flag image

Woods and Bradley compete for Senate District Three in Tamworth debate


House District 3 candidates also spar at debate



CCI_A_SenateCandidates
shadow
STATE SENATOR JEB BRADLEY (R-Wolfeboro) listens to his rival Democrat Beverly Woods of Wolfeboro. Woods is running for Bradley’s seat in State Senate District Three. (Daymond Steer photo) (click for larger version)
October 21, 2010
TAMWORTH — State senate candidates Beverly Woods and Jeb Bradley have very different ideas for what they would do with a hypothetical extra $1 million in the state budget.

Bradley, a Republican, and Woods, a Democrat, are both from Wolfeboro. They are competing for the seat on Senate District Three. Both candidates staked out their positions on various issues at a forum at the K.A. Brett School on Oct 12. Candidates for House District Three were also panelists.

The informal forum, organized by local Republicans and Democrats, was moderated by Terry Leavitt of the Conway Daily Sun. Leavitt asked questions on behalf of the audience, who submitted them on cards. About 90 people attended the forum. Leavitt asked what each candidate what they would do if the state received $1 million in unexpected revenue.

Woods agreed with State Rep. Susan Wiley (D-Sandwich) who would use money to restore funding for childcare programs that had to be cut.

But Bradley said he'd use any new money to pay down the "unprecedented $156 million in borrowing" that he blamed on the Democrats or he would reduce the $100 million that the state down shifted to local property taxpayers. The other Republicans at the forum seemed to agree with Bradley.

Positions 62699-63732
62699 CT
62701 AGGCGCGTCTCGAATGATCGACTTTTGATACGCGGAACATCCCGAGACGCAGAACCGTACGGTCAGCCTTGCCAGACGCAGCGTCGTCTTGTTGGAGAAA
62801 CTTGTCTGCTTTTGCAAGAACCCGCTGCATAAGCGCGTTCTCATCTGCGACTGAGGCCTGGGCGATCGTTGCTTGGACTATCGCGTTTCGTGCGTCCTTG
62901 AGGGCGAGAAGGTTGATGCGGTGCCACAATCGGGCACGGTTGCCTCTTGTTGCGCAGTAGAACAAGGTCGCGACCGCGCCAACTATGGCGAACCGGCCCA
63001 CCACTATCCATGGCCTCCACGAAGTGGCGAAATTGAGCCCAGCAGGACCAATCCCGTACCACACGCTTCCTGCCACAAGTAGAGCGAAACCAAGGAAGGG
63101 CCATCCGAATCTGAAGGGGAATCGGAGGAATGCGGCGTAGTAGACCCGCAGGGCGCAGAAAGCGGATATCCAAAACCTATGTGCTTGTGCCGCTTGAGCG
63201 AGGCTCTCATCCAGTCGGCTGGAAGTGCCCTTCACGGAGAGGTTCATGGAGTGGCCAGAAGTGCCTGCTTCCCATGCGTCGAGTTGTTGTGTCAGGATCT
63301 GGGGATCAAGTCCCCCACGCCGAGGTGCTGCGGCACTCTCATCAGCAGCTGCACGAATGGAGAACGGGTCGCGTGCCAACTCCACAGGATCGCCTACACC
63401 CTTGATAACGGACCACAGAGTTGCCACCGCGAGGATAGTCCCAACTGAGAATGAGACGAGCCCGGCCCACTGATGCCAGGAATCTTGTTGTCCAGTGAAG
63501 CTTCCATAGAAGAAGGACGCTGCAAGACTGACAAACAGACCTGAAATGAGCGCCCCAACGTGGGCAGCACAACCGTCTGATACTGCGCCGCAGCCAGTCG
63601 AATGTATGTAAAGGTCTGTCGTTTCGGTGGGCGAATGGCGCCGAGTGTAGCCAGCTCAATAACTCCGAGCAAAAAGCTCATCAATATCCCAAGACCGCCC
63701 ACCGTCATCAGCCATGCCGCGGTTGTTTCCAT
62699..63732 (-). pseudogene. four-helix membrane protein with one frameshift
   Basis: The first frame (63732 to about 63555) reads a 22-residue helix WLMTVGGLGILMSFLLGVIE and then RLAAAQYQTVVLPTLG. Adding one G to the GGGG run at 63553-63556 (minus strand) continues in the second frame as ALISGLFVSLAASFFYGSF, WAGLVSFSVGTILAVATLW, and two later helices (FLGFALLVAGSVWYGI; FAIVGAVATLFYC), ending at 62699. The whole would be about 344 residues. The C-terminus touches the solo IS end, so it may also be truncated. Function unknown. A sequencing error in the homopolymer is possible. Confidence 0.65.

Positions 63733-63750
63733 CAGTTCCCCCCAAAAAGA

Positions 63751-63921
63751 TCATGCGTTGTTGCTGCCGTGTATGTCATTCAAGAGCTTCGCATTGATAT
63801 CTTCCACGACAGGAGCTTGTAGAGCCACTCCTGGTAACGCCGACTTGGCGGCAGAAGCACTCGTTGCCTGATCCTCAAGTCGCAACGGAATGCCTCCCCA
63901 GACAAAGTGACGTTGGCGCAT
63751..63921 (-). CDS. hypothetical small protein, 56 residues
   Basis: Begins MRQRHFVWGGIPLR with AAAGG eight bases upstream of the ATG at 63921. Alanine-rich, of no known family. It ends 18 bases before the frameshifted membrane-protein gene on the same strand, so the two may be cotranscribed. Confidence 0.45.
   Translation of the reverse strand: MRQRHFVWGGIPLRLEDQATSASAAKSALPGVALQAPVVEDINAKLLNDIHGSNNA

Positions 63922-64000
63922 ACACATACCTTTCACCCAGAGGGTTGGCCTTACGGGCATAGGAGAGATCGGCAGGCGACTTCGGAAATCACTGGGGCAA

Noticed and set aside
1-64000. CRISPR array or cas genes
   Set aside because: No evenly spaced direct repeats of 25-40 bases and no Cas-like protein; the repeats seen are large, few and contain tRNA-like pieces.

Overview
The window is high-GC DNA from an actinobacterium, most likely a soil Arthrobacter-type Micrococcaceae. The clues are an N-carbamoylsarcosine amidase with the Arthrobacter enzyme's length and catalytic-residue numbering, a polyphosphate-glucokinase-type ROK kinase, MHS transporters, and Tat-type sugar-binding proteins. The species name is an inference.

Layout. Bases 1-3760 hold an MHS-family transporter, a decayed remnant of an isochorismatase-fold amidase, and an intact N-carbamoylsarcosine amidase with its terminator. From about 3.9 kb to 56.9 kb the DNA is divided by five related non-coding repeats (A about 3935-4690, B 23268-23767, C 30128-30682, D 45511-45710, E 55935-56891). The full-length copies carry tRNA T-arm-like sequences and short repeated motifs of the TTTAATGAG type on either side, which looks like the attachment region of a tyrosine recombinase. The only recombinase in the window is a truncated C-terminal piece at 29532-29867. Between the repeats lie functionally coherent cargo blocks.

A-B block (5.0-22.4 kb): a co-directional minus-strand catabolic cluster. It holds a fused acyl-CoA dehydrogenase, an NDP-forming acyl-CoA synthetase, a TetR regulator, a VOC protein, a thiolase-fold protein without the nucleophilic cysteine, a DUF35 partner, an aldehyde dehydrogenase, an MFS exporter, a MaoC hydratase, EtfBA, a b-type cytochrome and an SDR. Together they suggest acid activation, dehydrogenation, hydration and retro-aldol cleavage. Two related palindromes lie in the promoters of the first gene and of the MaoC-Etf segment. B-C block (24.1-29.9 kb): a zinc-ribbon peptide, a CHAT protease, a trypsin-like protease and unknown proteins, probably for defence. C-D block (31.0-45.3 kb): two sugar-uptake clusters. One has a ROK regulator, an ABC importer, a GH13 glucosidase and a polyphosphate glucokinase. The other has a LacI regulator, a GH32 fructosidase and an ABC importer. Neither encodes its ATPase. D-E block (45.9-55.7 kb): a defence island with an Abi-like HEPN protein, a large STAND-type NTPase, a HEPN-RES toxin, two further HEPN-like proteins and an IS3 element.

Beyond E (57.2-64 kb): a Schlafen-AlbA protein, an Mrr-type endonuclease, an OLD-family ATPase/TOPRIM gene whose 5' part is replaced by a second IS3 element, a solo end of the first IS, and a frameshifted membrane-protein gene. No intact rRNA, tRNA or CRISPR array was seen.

"At a time when everybody is tightening their belts, state government has to do the same thing," said Bradley.

Woods said she has lived in the district since 1997 and in New Hampshire almost all the time since 1972. She is a musician and a music teacher who designs and runs Web sites for small businesses and organizations, and those jobs allow her to have a flexible schedule. Woods said she's running to represent average people.

"I actually work for a living. I don't come from money," said Woods. "I have a daughter in college. If you are making ends meet day today, I'm exactly in your same shoes."

Bradley, a small business owner and former U.S. Congressman, said he's running for re-election to prevent the state from running off a fiscal cliff. The deficit is so big that it could bring about an income tax, he said. The state must cut spending, just like any business would in that position.

"Our state is at a tipping point," Bradley said. "We are confronting the largest deficit in our state's history — somewhere between $600 million and $900 million."

Woods countered that New Hampshire is among the safest states in the country and the seventh best to run a business. Those stats would be in jeopardy if extreme budget cutters get in office.

"If we keep cutting, cutting, and cutting what are we going to cut that isn't going to impact people in this room?" asked Woods.

The two also had differing responses when asked about taxes. Woods said New Hampshire has a low tax burden compared to other states, but the system could be made fairer. Woods added she'd support a homesteading exemption.

Bradley said he'd oppose an income tax because it would kill jobs and lead to even bigger budget problems. Bradley touted his "pro jobs voting record" as defined by the Business and Industry Association and the National Federation of Independent Businesses.

The first audience-submitted question Leavitt asked went to Woods. Leavitt asked if the recession lasts how would Woods balance the common good with lower revenue?

Woods replied that lawmakers would look at every line in the budget for its impact on people.